Not So Jobless Recovery

06/01/2012 at 7:14 pm 2 comments

One of the major themes of American politics in recent years has been the “jobless recovery”. In a nutshell, while real US GDP was reckoned to have recovered its 2007 peak during the third quarter of last year, the unemployment rate – which ended ’07 at 4.8% – stood at 9.1% in September. This represented a reduction of a mere 1% since the jobless rate peaked a full two years previously. It also represented a headache for the President and a gift for his opponents in the runup to an election year.

It has been easy to miss amid the misery of the European crisis, but this all changed over the last three months.

Unemployment is a textbook example of a “lagging indicator”: one which takes time to catch up with economic activity in both falling and rising environments for GDP. To expect the labour market to recover its pre-recessionary state of health after only a year or two was always unrealistic. Nonetheless, it was worrying that for the middle two quarters of last year, the rate of job creation slowed and the unemployment rate seemed stuck on an unpleasantly high plateau.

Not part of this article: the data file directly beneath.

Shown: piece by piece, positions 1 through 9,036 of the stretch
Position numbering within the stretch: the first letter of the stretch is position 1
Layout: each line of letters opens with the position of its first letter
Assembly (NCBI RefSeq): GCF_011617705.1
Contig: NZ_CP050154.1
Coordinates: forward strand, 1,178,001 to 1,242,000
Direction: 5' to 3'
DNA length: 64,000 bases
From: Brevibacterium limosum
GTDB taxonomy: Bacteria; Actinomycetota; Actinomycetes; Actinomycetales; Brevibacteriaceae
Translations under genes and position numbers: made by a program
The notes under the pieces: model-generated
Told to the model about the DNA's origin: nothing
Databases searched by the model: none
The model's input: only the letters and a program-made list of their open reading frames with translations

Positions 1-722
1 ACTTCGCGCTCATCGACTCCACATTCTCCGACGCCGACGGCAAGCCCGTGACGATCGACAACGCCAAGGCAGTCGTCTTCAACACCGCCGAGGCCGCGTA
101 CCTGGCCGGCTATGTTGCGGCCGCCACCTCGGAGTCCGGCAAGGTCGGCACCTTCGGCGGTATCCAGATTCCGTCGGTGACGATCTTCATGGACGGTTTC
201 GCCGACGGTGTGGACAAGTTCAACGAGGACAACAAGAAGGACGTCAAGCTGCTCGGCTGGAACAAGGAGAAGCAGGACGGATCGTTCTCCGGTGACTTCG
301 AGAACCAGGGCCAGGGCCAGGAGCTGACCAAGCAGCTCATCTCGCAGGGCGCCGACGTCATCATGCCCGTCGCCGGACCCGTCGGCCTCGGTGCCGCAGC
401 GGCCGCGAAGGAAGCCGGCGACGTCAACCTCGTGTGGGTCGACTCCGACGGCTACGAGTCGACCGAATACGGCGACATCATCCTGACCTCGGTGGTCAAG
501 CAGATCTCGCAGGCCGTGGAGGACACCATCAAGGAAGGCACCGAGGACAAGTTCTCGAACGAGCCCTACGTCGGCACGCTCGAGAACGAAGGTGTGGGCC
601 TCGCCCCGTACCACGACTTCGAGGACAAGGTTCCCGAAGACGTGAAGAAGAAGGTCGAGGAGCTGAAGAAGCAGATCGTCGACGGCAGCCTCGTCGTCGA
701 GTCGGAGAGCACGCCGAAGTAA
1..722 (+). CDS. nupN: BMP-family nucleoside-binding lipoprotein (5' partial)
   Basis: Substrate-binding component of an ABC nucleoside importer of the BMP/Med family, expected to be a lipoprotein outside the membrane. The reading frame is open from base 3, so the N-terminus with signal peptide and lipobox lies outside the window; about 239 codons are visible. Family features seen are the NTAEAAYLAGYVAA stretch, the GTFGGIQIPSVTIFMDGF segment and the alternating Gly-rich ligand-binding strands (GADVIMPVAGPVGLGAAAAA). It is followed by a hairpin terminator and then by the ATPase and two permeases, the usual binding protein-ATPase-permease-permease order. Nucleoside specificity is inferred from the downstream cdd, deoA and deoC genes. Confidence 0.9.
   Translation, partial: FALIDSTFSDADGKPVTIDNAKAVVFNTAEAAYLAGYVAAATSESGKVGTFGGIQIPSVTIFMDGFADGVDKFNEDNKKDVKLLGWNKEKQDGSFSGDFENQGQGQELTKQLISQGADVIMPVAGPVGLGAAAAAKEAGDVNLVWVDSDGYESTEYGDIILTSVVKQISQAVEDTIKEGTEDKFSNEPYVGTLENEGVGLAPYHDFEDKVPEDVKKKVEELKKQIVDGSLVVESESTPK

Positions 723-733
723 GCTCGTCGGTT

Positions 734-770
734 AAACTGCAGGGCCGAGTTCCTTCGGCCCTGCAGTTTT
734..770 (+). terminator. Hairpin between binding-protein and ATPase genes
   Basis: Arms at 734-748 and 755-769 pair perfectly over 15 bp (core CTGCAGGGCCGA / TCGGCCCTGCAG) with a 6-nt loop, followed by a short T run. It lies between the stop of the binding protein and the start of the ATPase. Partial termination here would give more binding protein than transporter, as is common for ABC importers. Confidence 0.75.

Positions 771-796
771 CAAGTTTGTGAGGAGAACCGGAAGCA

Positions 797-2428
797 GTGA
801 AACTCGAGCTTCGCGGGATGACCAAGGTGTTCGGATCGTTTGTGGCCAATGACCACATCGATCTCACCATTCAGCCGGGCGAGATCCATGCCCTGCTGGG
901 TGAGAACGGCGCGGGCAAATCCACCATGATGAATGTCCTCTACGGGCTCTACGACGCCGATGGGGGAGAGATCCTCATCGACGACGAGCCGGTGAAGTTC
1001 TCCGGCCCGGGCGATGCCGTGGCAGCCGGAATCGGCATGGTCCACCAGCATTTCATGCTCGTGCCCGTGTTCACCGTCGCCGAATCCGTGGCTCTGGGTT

The number of those claiming unemployment insurance, a measure which had declined significantly into the beginning of 2011, also stalled over this period. And then, from the middle of October, it suddenly started to fall.

As we now know, this presaged strong payroll gains and a fall in the unemployment rate to 8.5% – not the stuff that dreams are made of exactly, but progress.

This progress has already had an impact on confidence. It will also assist recovery in the real estate market, and by extension the mortgage market and the banking system.

If last year taught us anything it is that we should be wary of getting ahead of ourselves in the current climate. But it is undeniably comforting that Uncle Sam is entering 2012 with a little more of a spring in his step.


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